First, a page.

This file outlines the policy on reviews for the Mercury system.
All changes to the Mercury repository, including the compiler, documentation, www pages, library predicates, runtime system, and tools need to be reviewed.
git diffor by creating series of commits and using
git format-patch(see the git documentation for details). You will need to edit the files that format-patch generates to modify the subject line (see below), and to duplicate this line within the e-mail's body. If you create a diff, then new files should be appended verbatim to the end of the diff, with descriptions indicating the name of the file. XXX why not git add -N?
git format-patchthen you can use
git send-emailto mail them, or attach them to an e-mail normally. It is also possible to use github pull-requests, however we prefer e-mail.
<one-line description (subject)> <overview or general description of changes> <directory>/<file>: <detailed description of changes>
The description should state why the changes were made, not just what the changes were. All file modifications related to the same change should be committed together.
For very small changes, the <overview or general description> can be omitted, but the other descriptions should stay.
If adding a new feature, this is a good place to describe the feature, how it works, how to turn it on and off, and any present limitations of the feature (note that all this should also be documented within the change, as well). If fixing a bug, describe both the bug and the fix. If the bug is in a bug tracker, also include the bug's number for reference.
You should also review your own code first, and fix any obvious mistakes. if there was something you had to understand when making the change, and it was not documented before, then document it as part of the change. This makes it easier to review the change, and should make future similar changes easier as well.
We post all diffs to firstname.lastname@example.org.
The reasons for posting to reviews are:
You should try to match the reviewer to the code - someone familiar with a section of code can review faster and is more likely to catch errors. Put a preamble at the start of your diff to nominate who you would like to review the diff.
Waiting for approval need not be wasted time. This is a good time to start working on something else, clean up unused workspaces, etc. In particular, you might want to run long running tests that have not yet been run on the your change (different grades, different architectures, different optimisation levels, and so on).
The reviewer(s) should reply, indicate any problems that need to be corrected, and whether the change can be committed yet. Design issues may need to be fully justified before you commit. You may need to fix the problems, then go through another iteration of the review process, or you may be able to just fix a few small problems, then commit.
Use the log message you prepared for the review when committing and pushing changes, updated as necessary to reflect the changes you made as a result of the review.
The only time changes should be pushed before being reviewed is when they satisfy all of the following conditions:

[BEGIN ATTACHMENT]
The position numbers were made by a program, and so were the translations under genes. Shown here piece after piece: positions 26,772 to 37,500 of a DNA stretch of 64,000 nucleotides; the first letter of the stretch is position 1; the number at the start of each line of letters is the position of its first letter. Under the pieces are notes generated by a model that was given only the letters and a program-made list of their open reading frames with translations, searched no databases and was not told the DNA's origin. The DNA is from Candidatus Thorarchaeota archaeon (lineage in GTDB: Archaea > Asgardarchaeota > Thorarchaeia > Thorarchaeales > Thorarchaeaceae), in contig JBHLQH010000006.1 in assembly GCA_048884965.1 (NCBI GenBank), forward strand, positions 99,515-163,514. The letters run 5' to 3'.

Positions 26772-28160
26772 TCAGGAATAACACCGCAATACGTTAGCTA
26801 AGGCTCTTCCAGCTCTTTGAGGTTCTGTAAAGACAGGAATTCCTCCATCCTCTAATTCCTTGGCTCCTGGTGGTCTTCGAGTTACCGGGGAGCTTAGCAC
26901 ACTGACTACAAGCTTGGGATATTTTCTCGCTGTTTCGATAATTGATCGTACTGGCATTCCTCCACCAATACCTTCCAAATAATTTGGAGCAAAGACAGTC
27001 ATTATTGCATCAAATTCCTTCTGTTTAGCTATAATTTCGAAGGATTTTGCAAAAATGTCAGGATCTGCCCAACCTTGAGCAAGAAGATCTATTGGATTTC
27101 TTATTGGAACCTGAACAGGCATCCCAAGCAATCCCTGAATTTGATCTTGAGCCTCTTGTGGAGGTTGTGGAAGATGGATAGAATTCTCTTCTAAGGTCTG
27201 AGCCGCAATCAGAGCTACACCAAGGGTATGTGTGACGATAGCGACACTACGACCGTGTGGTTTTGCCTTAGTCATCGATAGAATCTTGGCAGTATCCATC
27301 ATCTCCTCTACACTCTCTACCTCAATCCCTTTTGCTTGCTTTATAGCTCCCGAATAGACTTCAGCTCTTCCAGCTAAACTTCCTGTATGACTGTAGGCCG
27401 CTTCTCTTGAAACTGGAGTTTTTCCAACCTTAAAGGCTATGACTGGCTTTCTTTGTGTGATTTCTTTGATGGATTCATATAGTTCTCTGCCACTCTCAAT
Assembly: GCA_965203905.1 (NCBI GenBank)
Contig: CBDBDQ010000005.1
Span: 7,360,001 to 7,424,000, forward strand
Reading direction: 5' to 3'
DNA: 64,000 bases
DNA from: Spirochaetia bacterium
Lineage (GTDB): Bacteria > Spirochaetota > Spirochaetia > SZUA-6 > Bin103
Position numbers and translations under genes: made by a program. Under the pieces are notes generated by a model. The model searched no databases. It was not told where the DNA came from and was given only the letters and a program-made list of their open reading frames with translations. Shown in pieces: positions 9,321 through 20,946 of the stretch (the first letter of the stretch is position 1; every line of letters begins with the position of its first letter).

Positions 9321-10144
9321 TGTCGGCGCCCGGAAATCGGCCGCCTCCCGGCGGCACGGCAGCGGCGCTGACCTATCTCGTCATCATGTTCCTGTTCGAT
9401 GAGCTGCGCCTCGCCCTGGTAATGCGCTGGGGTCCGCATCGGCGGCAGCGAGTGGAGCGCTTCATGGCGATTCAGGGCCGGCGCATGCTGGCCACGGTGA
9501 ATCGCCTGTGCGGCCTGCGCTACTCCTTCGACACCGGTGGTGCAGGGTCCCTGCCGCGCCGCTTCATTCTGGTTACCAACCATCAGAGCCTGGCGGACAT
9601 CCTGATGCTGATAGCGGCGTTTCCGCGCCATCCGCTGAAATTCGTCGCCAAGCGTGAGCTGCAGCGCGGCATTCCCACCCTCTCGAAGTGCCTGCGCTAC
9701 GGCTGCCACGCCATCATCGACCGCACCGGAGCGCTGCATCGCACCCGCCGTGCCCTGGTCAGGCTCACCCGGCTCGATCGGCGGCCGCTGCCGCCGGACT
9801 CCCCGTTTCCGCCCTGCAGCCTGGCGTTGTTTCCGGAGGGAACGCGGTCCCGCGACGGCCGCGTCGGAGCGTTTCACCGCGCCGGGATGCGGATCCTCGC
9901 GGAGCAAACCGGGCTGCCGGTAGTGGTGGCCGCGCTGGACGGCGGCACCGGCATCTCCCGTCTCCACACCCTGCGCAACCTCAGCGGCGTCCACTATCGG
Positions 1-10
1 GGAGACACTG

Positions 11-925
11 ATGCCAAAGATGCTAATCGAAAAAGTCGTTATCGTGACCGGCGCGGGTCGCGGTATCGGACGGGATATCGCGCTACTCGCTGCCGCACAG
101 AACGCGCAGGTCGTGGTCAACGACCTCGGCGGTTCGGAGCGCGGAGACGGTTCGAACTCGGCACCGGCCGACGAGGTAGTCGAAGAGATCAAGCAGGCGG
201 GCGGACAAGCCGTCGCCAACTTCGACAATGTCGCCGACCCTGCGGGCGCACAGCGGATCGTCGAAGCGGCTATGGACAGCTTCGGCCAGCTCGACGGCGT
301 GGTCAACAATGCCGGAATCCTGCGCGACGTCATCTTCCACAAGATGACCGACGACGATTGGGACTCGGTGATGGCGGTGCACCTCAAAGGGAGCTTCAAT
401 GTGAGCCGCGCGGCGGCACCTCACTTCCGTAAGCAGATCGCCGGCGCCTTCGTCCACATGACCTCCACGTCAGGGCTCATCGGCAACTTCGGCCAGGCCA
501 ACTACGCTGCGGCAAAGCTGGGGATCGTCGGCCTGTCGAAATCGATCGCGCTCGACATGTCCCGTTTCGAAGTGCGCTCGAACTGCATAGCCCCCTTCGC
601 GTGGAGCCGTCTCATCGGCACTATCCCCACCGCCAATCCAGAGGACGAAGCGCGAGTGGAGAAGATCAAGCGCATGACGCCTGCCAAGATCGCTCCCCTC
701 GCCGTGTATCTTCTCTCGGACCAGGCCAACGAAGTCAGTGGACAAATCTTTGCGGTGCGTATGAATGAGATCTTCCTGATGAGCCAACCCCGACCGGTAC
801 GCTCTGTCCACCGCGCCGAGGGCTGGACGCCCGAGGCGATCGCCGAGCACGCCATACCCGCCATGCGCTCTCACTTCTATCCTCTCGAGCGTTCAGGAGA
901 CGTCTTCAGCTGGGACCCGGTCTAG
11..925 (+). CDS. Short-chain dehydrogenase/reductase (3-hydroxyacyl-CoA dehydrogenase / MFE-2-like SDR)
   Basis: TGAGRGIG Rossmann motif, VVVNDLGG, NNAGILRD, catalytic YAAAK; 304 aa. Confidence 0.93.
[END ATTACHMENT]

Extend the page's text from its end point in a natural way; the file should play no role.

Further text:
If the compiler is already broken (i.e. it doesn't pass its nightly tests), and your change is a bug fix, then it is not so important to be absolutely sure that your change won't introduce bugs. You should still be careful, though. Make sure you review the diffs yourself.
Similarly, if the code you are modifying is a presently unused part of code - for example a new feature that nobody else is using yet, that is switchable and is switched off by default, or a new tool, or an `under development' webpage that is not linked to by other webpages yet, the criteria are a bit looser. Don't use this one too often - only for small changes. You don't want to go a long way down the wrong track with your new feature, before finding that there is a much better way.
If these conditions are satisfied, then there shouldn't be any problem with mailing the diff, then committing, then fixing any problems that come up afterwards, provided you are pretty sure everything will be okay. This is particularly true if others are waiting for your work.
Usually, a change that has already been reviewed falls into this category, provided you have addressed the reviewers comments, and there are no disputes over design decisions. If the reviewer has specifically asked for another review, or there were a large number of comments at the review, you should not commit before a second review.
If you are going to commit before the review, use the subject line:
"diff: <short description of change>".
The only time changes should be committed without review by a second person is when they satisfy all of the following conditions:
These usually don't need to be reviewed by a second person. Make sure that you review your own changes, though. Also make sure your log message is more informative than "fixed a typo"; try "s/foo/bar" or something so that if you did make a change that people don't approve of, at least it's seen quickly.
Changes to publicly visible things should always be reviewed. It is just too easy to make spelling errors, write incorrect information, etc. This stuff reflects on the whole group, so it shouldn't be ignored.